2. Objectives In this research, the potential of MSNs as nanocarriers for delivery of vitamin C was evaluated. These nanoparticles were synthesized, characterized, and evaluated as carriers for oral colon-specific or human plasma blood delivery of vitamin C (ascorbic acid). MSNs were loaded with ascorbic acid and the release of ascorbic acid from these nanocarriers into SGF, SIF, and SBF was studied.

3. Materials and Methods 3.1. Materials N-cetyltrimethylammonium bromide (CTAB), tetraethylorthosilicate (TEOS), sodium hydroxide (NaOH), and hydrochloric acid (HCl, 37 %) were obtained from Merck Company (Germany). L-ascorbic acid was prepared from Sigma-Aldrich Company (USA). Imidazole buffer at pH 7.4 was prepared by 0.2 M stock standard solution of imidazole. In addition; SGF was prepared by 0.1 M HCl at pH 1.2 . All solutions were prepared with deionized water. Simulated body fluid was prepared as described by Xu et al. (22) as the following: NaCl (7.996 g), NaHCO3 (0.350 g), KCl (0.224 g), K2HPO4.3H2O (0.228 g), MgCl2 6H2O (0.305 g), 1 N HCl (40 mL), CaCl2 (0.278 g), Na2SO4 (0.071 g), NH2C (CH2OH) 3 (6.057 g) in 1.0 liter deionized water. All the aforementioned chemical reagents were prepared from Merck Company (Germany).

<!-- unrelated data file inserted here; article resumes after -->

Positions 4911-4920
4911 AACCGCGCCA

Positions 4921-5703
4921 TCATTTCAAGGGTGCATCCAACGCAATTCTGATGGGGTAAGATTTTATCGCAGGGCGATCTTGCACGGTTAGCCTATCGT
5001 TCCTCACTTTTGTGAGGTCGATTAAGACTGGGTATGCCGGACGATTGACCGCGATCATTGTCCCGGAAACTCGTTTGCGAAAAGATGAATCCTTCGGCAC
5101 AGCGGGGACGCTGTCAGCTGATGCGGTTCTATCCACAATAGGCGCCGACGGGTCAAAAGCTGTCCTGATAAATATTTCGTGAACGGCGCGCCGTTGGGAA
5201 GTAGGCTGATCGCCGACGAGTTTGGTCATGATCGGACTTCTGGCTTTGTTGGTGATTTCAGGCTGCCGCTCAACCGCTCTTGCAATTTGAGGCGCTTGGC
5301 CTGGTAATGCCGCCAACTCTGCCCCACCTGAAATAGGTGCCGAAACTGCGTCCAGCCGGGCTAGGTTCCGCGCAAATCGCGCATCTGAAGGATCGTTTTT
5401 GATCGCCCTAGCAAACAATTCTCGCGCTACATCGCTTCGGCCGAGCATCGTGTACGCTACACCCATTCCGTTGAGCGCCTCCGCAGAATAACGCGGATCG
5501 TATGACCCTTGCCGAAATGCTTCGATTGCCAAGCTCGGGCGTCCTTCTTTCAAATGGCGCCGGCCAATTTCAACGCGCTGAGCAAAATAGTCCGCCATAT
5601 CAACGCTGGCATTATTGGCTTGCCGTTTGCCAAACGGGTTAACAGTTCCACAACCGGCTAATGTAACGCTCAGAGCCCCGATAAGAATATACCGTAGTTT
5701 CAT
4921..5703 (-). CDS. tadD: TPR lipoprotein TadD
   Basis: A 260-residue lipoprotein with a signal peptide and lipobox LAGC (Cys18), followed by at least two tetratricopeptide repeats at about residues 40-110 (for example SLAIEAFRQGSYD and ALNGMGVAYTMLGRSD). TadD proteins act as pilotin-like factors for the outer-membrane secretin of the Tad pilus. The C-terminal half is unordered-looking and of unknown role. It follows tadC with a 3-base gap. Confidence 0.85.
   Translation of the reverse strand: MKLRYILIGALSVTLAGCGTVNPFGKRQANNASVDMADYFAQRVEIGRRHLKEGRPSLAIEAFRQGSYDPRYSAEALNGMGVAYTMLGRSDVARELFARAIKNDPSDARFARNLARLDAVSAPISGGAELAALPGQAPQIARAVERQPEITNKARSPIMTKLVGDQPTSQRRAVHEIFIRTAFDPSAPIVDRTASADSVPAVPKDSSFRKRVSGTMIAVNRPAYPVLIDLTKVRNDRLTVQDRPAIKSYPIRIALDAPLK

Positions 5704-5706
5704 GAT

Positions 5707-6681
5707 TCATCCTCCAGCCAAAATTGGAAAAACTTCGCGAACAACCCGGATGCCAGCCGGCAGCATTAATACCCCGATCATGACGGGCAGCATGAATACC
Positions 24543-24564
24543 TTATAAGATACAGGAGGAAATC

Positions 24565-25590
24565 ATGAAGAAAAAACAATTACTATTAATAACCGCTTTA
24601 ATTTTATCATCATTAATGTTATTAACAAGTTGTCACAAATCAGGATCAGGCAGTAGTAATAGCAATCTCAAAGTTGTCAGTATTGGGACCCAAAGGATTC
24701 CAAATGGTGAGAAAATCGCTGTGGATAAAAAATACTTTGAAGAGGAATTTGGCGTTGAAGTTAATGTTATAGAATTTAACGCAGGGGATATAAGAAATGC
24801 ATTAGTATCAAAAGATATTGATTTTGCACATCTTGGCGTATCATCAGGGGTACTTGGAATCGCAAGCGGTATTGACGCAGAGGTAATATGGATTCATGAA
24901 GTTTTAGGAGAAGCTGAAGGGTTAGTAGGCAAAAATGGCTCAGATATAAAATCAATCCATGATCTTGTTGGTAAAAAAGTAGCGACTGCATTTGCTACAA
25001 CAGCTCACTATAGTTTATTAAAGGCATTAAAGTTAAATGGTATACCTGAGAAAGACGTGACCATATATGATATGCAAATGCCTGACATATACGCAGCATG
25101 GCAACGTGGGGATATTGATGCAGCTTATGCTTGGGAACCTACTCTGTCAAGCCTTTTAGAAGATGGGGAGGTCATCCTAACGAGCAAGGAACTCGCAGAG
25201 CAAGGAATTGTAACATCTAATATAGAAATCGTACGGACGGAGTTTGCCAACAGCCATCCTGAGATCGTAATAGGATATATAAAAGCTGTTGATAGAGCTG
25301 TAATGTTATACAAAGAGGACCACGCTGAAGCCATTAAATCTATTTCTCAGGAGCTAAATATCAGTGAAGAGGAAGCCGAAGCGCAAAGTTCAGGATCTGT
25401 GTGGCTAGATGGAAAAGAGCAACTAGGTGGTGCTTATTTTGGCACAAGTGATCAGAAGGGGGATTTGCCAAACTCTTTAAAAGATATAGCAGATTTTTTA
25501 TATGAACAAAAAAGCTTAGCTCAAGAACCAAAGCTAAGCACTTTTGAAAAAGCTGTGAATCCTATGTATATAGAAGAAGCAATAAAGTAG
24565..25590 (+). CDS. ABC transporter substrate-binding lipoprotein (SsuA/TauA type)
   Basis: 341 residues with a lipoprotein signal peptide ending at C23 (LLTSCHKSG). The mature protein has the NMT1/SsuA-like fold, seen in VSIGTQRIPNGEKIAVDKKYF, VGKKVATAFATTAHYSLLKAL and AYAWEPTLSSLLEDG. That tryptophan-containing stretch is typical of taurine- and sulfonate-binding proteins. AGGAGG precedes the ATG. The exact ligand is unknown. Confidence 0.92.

3.2. Preparation of Samples 3.2.1. Synthesis of Mesoporous Silica Nanoparticles (MSNs) MSNs were synthesized as follows: 1 g of CTAB was dissolved in 480 mL of nano pure water. Then 3.5 mL of 2.0 M NaOH (aq) was added to the CTAB solution at 80 ºC. At 80 ºC, 5 mL of TEOS was added drop wise at a rate of 1 mL.min-1 to the CTAB solution. The CTAB mixture was stirred vigorously at 80 ºC for 2 hours. White precipitate was produced and isolated by filtration (0.45µm poly-


propylene filter), then washed with abundant water and methanol, and then dried under vacuum oven. The surfactant was removed via calcination at 540 ºC for 4 hours at a heating rate of 1 ºC.min -1.

3.2.2. Ascorbic Acid Loading There was 300 mg of calcined MSNs added into 10 mL nanopure water containing 30 mg.mL-1 ascorbic acid in darkness, while stirring at 200 rpm and room temperature (25 ºC) for 24 hours. Then, MSNs loaded with ascorbic acid (AscH 2-MSNs) were removed from water solution by filtration, and washed by deionized water three times, and dried under vacuum at room temperature. TGA analysis was used to measure the amount of ascorbic acid which was loaded into the MSNs.

3.3. Mesoporous Silica Nanoparticles Characterization Synthesized MSNs were characterized by XRD, TEM, SEM, and N2-adsorption. Small angle XRD patterns were recorded on a Philips X’Pert multipurpose diffractometer which is equipped with CuKα radiation (λ = 1.5406 A°) operating at 40 kV and 20 mA. The diffractograms were recorded over the range 1 – 10.0 º (2θ) with a step size of 0.02 º. Surface area and porosity were determined from nitrogen adsorption – desorption isotherms obtained at - 196 ºC on a Micromeritics ASAP 2010 analyzer. Pore size distributions were calculated from the desorption branch using the Barrett-JoynerHalenda (BJH) method and pore volumes measured at P / P0 = 0.2 - 0.4. Particle morphology was analyzed by scanning electron microscopy (SEM, Philips XL - 30). In addition, the structural properties and morphology of the MSN were studied by transmission electron microscopy (TEM, Philips CM120).